Think Salt Lake City, Utah is an ultra-conservative town about as much fun as a trip to the dentist? Think again. Salt Lake City is a surprisingly laid-back town where you won't have to search with both hands to find a cold beer or good round on an affordable golf course.
Salt Lake City smells like your grandmother's house. The oldest grandma, the one who collects every knickknack and porcelain angel figurine known to the Home Shopping Network.
It's a little off-putting at first, finding a major city that carries an odor no one under the age of 85 would willingly project. Still, after only a few hours of staring up at the mountains looming in the near distance and walking Salt Lake's largely clean streets, you sort of make peace with this. After two or three days, you may even look at it as sort of a lovable quirk.
After all, nobody remembers what St. Louis smells like. Or anything about Milwaukee for that matter.
You'll always remember Salt Lake. It possesses more quirks than Michael Jackson. It's one of the most distinct cities in America, a sharp departure from the cookie cutter run of developments and community vibes.
"You won't mistake Salt Lake for anywhere but Salt Lake," local Lawrence Arnold said. "We'd like to think we have some different values here, you know?"
Oh, visitors know. It's the reason why many of them come and the reason why many more stay away. Dennis Rodman never made any secret of the fact he'd consider choosing a Russian prison camp over a prolonged stay in Salt Lake, once getting fined $50,000 for declaring, "It's difficult to get in sync because of all the (bleeping Mormons) out here."
Those not as ignorant as Rodman - which is at least 60 percent of the population hopefully - can still come to Salt Lake a little Mormon spooked. Read magazine articles about the city and you'll arrive thinking it's a prohibition town run by Mormons with hair-trigger morality fingers.
It's supposed to be harder to get a beer in this town than it is to get a stress-free day in Baghdad.
You'll hear stories about needing to sign up for special private clubs, how handing over your first child might result in a cold Bud.
Reality? You can walk right into most downtown restaurants, sports bars and taverns and order a beer. Just like anywhere else. I had a harder time getting served in one Dallas suburb (having to sign up for a free membership) than I ever did in Salt Lake.
"Some visitors are actually disappointed that it's a lot easier to get alcohol now," local Andrea Stower said. "It takes away a little of the romance I guess. Tourists almost want us to be stricter with them."
Stower laughed. "Maybe it's a BDSM thing," she laughed. "I wonder what's in some of these guys' closets."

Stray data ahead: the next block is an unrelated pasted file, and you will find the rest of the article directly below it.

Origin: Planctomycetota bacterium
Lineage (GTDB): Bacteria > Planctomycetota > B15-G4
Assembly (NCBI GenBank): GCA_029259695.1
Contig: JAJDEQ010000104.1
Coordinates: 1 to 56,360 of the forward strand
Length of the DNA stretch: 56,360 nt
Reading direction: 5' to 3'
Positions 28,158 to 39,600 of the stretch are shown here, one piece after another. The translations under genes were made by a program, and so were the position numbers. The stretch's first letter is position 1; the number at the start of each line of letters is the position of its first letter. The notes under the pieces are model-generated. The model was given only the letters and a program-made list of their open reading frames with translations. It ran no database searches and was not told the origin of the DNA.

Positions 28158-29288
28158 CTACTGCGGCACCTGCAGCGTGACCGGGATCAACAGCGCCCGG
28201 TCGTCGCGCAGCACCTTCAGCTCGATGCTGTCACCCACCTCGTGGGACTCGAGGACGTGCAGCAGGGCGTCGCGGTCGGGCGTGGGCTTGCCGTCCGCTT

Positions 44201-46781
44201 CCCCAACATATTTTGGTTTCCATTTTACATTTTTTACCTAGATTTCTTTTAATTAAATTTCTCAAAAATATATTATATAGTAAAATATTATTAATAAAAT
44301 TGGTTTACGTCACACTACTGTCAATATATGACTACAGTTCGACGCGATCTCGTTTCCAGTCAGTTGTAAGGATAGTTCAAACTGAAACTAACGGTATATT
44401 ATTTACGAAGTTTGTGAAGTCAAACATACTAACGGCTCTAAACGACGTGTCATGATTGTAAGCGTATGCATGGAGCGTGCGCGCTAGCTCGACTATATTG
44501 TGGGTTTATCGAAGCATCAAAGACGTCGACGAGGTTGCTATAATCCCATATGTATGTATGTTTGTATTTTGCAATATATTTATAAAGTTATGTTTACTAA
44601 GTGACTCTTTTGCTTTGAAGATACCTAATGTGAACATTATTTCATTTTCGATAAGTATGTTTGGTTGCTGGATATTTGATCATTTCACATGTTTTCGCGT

See, documented proof of someone from Salt Lake with a sense of humor. Consider that another myth shattered.
There is another notion out there that golfers might avoid Salt Lake City because of its strait-laced, church-run reputation. The idea being that golfers are by definition louts who are mere steps away from morphing into the barbarians in the movie "300."
Which is sort of comical considering that golf is a game often played at absurdly early hours that's lorded over by a rulebook that can make any church doctrine look as permissive as a latchkey parent. This is a sport practically made for teetotalers (see Dan Quayle, six handicap).
Golfers who worship "Caddyshack" and heavily pant after every beer cart girl rule in stereotypes, but out on the courses there are plenty of reserved guys who don't only go to church on Sunday mornings.
In Salt Lake, they just might be a little more open about it between shots. Trying to stick an uphill mountain shot onto the green while an elk saunters past and a Mormon and a Catholic debate canon is one of the more distinct golf experiences. Welcome to Utah and Eaglewood Golf Course.
Thankfully, Salt Lake City doesn't try to claim it has the best golf courses in the world.
Instead, it gives you unexpectedly scenic golf at prices that could make you think the values aren't the only thing that have been put in a time warp around here. You can play Wingpointe, a typically tough Arthur Hills design with rolling fairways, tons of water and crazy flowers for a max $27 greens fee. That's $27 for a course that's routinely rated among the top five in the state.
These kind of throwback price points run across the board in the Salt Lake area. Hey, if you have a family of 10, you need to stretch that golf dollar tighter than Britney Spears' outfit at the VMAs.
"The Mormons are cool with me," said Matt Sparks, who drives in from Nevada across the mountains to get Salt Lake's golf deals. "For good golf at these prices, I'd even convert to whatever crazy religion Tom Cruise is."
Yes, Mormons even take a lot of ribbing - and plenty of stupid jokes - in their own town. No, they're not close to always pleased about it.
Still, as you walk the outdoor corridors of the Gateway Mall on a clear, cool summer night, passing by downtown lofts with designs lifted from out East, you cannot help but get into a relaxed spirit. Sure, it's a little strange to see a college-aged dance team of about 20 only order two drinks total in a celebratory dinner.
By two different women who each receive a few extra looks from their peers.
Who cares as long as everyone's nice to a visitor though? Come to Salt Lake City and any uninformed idea of Mormonism as some cult starts to fade away.
Of course, you'll probably also realize with a start that Salt Lake is still obsessed with the 2002 Winter Olympics it hosted - an event most Americans barely noticed while it was going on. You'll see the big Olympic rings in a number of spots and even a few vendors who don't seem to realize that five long years have passed. That's Salt Lake, quirky and not just fit for your 85-year-old grandmother.
There's nothing to fear. Really.
September 20, 2007